introduction understanding community-pt-2(1)

introduction understanding community-pt-2(1) - 112...

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112 UNDERSTANDING CLIMATE CHANGE ADAPTATION human health in changing weather conditions are a clear indication that the community is effectively adapting. Anecdotal eVidence from Sakai shows that agricultural yields have improved since the project began. According to one of the farmers, an initial provision of 2 kg of good quality, drought-resistant maize seeds purchased by the project has yielded a huge Change in his livelihood. Using the knowledge and skills gained through training, as well as weather information provided through the project, he subsequently harvested 50 kg of maize at the end of the long rains season in 2007. Out of this harvest, he selected 6 kg of good quality seeds and planted them during the short rains of the same year. Out of this, he harvested 400 kg of maize. Since the completion of the first sand dam (Kwa Dison) in mid-2007, community members have already begun to realize the benefits, such as potable water available in close proximity. This water has so far been used for domestic purposes and the cultivation of kitchen gardens. The farmers have also been recording data on the quantities of inputs and outputs used throughout the year. A follow-up household survey is due to be conducted at the end of the project, allowing comparison with the baseline data and thus clear eVidence of project impacts. To sustain and upscale adaptation projects successfully, it is crucial to involve relevant government ministries and agenCies in the project from inception. In the Sakai pilot project, the Arid Lands Resource Management Project, housed within the Ministry of Special Programmes, has been an instrumental partner. Through ALRMP, relevant government representatives have been engaged at .divisional and district levels. They have also enabled upscaling of interventions to other arid and semi-arid lands districts. ALRMP will also continue implementing project interventions in Sakai after the current funding phase ends. However, integration of climate change adaptation into national poliCies has so far been a major challenge. It has been noted that there are capacity constraints among the project team with respect to adoption and application of appropriate tools and methods of policy integration. Plans are under way to conduct relevant training on this including the use and application of tools such as cost-benefit analysis, cost-effectiveness analysis, multi-criteria analysis, and opportunities and risk of climate change and disasters (ORCHID), among others. Also, suitable avenues for integration of climate change adaptation into policy including National Environment Acti ~lans, Poverty Reduction Strategies, and major development projects and programmes will be explored. Another challenge is the lengthy process of policy reView, and exogenous factors that affect policy change such as political interests and prevailing economic priorities. Currently, the Kenya Government acknowledges climate change as a Significant challenge to national development. A National Climate Change Office is being set up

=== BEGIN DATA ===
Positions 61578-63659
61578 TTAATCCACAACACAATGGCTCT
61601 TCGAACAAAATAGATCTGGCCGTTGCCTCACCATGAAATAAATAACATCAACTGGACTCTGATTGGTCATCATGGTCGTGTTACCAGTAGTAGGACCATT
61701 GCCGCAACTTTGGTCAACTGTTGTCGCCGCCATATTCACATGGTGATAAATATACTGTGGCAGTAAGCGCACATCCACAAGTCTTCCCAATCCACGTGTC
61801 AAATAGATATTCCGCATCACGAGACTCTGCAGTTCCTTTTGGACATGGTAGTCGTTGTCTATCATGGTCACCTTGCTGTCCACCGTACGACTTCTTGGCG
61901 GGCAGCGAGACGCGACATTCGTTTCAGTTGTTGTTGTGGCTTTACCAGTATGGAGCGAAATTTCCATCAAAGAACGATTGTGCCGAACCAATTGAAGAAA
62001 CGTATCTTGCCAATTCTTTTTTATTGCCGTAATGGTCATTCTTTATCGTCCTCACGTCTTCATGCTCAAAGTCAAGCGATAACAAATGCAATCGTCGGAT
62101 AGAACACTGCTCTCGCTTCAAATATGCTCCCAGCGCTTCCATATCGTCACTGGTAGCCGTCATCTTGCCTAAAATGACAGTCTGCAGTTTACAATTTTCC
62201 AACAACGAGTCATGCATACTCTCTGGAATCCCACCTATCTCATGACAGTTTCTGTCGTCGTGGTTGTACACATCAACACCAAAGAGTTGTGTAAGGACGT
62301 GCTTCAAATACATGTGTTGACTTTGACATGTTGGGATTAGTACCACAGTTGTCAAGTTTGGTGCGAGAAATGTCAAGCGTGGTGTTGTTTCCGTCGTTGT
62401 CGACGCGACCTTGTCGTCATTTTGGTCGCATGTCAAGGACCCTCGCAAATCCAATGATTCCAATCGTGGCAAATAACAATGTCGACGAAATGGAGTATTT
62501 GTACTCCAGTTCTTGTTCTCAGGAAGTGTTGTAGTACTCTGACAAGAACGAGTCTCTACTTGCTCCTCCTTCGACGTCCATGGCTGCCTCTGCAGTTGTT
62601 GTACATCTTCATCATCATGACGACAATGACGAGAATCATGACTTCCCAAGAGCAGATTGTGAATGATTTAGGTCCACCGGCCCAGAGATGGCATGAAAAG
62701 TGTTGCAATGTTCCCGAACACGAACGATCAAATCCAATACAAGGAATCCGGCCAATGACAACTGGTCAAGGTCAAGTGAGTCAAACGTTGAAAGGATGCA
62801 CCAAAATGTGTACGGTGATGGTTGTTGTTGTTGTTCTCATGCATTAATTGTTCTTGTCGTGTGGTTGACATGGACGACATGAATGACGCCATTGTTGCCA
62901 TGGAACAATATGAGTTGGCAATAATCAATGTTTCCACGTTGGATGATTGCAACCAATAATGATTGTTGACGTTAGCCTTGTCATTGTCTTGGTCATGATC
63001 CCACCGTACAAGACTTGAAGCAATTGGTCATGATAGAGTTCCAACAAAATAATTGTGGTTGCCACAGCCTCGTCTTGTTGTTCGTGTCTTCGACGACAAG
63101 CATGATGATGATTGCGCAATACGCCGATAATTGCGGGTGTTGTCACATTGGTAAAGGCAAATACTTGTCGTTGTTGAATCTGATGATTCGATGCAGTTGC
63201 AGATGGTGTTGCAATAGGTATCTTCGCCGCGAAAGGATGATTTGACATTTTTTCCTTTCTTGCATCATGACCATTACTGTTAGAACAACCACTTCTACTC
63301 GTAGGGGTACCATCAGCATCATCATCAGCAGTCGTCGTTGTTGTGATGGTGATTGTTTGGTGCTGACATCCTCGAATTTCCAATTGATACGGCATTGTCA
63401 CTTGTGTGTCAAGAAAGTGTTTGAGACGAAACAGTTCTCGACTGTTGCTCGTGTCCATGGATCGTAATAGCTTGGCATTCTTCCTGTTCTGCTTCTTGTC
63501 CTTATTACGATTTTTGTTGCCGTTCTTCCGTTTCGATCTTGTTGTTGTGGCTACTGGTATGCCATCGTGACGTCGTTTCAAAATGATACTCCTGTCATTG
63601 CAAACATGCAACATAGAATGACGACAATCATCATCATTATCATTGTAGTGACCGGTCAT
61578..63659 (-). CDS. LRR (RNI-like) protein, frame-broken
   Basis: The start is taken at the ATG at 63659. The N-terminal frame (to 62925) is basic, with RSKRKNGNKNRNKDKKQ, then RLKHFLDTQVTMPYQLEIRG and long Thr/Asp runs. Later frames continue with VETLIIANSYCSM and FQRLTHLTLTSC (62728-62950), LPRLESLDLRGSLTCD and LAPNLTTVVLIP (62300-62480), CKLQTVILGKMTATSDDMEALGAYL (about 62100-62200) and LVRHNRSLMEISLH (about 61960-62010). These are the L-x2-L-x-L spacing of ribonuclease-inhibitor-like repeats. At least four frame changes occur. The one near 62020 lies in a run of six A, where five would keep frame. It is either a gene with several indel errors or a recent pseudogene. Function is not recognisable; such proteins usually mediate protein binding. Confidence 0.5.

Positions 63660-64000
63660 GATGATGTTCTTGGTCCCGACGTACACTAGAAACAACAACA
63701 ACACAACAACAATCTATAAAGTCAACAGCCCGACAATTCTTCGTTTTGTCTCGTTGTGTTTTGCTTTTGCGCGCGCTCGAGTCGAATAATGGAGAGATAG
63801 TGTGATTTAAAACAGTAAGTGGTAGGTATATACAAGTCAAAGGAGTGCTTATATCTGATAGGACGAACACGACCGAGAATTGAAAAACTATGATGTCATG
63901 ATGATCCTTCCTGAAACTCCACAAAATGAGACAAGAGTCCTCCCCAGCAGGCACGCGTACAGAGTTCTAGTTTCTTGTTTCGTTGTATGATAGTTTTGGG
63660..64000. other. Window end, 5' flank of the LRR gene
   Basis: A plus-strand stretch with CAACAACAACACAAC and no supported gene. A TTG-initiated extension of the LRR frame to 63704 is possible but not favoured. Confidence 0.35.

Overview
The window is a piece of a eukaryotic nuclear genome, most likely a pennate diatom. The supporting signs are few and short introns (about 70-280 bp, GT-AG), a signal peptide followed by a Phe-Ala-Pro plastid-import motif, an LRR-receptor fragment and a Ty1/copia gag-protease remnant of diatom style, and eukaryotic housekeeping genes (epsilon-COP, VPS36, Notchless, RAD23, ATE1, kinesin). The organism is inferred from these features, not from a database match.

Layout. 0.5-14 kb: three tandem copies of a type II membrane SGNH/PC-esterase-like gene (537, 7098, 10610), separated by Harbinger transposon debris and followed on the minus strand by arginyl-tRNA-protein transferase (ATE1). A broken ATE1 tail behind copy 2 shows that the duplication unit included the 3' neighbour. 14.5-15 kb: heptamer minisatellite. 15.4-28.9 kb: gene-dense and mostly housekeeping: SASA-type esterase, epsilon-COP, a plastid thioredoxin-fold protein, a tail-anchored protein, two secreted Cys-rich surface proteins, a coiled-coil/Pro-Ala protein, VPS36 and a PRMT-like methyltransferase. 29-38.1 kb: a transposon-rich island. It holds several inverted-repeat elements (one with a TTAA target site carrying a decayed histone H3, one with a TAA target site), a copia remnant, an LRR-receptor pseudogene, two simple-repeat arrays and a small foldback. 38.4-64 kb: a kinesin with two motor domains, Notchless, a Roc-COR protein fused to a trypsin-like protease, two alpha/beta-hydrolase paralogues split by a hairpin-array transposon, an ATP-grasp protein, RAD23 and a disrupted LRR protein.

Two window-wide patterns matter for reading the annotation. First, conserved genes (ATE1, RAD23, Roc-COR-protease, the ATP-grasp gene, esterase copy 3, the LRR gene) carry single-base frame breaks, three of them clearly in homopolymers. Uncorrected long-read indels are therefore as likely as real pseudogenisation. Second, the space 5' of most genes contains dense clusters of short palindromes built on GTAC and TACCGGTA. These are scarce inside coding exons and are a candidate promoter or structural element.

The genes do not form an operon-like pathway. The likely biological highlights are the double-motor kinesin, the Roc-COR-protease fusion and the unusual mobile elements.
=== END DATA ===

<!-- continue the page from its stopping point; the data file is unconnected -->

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This note was uploaded on 04/19/2011 for the course SOC 221 taught by Professor Todd during the Spring '11 term at Indiana University-Purdue University Fort Wayne.

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introduction understanding community-pt-2(1) - 112...

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